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View more articles by Dagyum Ji
Dagyum Ji is a senior NK News correspondent based in Seoul. She previously worked for Reuters TV.
Mike Pompeo, Trump’s nominee for director of the CIA, told the U.S. Senate on Thursday that North Korea remains one of the most significant international threats to the United States.
Pompeo, a conservative Republican from Kansas, expressed concern over Pyongyang’s nuclear and missile threats in an around three-hour confirmation hearing at the U.S. Senate Select Committee on Intelligence.
“North Korea has dangerously accelerated its nuclear and ballistic missile capabilities, with little regard for international pressure,” Pompeo said in an opening statement.
When asked by Senator Joe Manchin whether he believes terrorism is the highest threat that the U.S. faces, Pompeo pointed to North Korea as a danger on par with international Jihadism.
“Let’s start with the activities taken place today in Syria and Iraq and the threat that terrorists pose, that both Sunni and Shia terrorists pose to the United States, so ISIS and al-Qaeda would be the primary organizations today…,” Pompeo said.
“In the ‘near-term threat’ to life and limb of Americans, yes: I put North Korea, China, and Russia right up there alongside them.”
Pompeo also argued the North Korean issue was one of “five long-term trends making the urgency of recognizing and supporting intelligence critically important.”
“We have long seen this dynamic with the proliferation of chemical and biological weapons and ballistic missile technology.”
“Increasingly in the cyber domain, countries thought to be unsophisticated, such as North Korea, have overcome what appear to be low technological barriers of entry to engage in offensive cyber operations.”
Arguing that cyber security is an “obvious emerging area for increased focus,” Pompeo maintained that the CIA “must continue to operate at the forefront” of the issue.
But the nominee for CIA director described Iran and North Korea as “less sophisticated adversaries” with regard to cyber capabilities, in contrast to the “sophisticated adversaries” in China and Russia.
The North Korean state commands an army of some 6,800 individuals for cyber warfare, according to a South Korean Ministry of National Defense (MND) White Paper released on Wednesday.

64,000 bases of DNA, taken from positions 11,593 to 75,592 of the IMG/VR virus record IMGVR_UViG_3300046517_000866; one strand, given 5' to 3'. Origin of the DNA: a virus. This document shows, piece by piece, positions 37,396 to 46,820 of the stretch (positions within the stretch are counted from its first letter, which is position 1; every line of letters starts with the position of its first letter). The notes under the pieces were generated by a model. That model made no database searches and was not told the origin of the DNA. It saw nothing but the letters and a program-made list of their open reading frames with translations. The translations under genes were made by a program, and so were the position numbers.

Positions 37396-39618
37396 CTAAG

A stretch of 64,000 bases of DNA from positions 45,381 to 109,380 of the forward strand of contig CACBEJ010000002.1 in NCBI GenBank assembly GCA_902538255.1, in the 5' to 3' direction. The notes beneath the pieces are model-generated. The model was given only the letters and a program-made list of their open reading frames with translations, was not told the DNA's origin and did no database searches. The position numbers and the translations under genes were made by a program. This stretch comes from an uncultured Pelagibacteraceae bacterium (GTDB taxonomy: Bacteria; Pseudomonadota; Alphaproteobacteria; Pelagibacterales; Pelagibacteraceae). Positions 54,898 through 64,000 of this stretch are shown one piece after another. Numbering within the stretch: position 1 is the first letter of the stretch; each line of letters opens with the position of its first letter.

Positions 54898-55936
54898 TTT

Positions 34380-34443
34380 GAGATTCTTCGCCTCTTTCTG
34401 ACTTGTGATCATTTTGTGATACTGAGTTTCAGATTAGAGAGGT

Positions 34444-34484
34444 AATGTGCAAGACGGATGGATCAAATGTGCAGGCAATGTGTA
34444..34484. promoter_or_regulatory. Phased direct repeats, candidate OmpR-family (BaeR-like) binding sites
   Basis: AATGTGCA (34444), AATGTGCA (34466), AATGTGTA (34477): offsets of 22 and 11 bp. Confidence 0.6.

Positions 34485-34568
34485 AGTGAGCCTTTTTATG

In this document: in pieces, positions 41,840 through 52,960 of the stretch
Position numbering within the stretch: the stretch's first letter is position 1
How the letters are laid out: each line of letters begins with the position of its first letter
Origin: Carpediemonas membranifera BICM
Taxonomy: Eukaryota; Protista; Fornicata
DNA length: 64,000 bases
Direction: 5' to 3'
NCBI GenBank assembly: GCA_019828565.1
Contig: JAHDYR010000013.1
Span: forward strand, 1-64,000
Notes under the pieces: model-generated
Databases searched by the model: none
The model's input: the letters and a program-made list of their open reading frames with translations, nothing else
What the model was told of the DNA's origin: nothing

James Mattis, Trump’s nominee to head the U.S. Department of Defense, suggested on Thursday that U.S. allies such as South Korea and Japan should increase their contributions to defense burden-sharing.
“I believe the United States is stronger when we uphold our treaty obligations, and when we stand by our allies and partners,” Mattis said, when asked whether the U.S. should withdraw forces if its East Asian allies “don’t provide substantial additional support on top of the existing cost sharing arrangements.”
“We expect our allies and partners to uphold their obligations as well.”
In line with Trump’s repeated claim that the U.S. allies should pay more for the U.S. defense support, Rex Tillerson, Trump’s nominee for Secretary of State, on Wednesday also said that the U.S. “cannot look the other way at allies who do not meet their obligations.”
But the nominee for Secretary of Defense, whose nickname is “Mad Dog,” dismissed the possibility of withdrawing deployed troops in the region even in the case of “contingency.”
“I know of no plan to withdraw forward deployed troops in the region,” Mattis said in a three-and-a-half-hour confirmation hearing of the U.S. Senate Committee on Armed Services.
“While such a move would present substantial challenges to our efforts to defend our interests and fulfill our obligations, the U.S. military is without peer in its ability to project power whenever and wherever necessary.”
Describing the security situation on the Korean peninsula as “volatile” as a result of “actions by the North Korean leadership,” Mattis said the North continued to develop “increasingly sophisticated ballistic missile capabilities.”
Featured Image: Gage Skidmore’s Flickr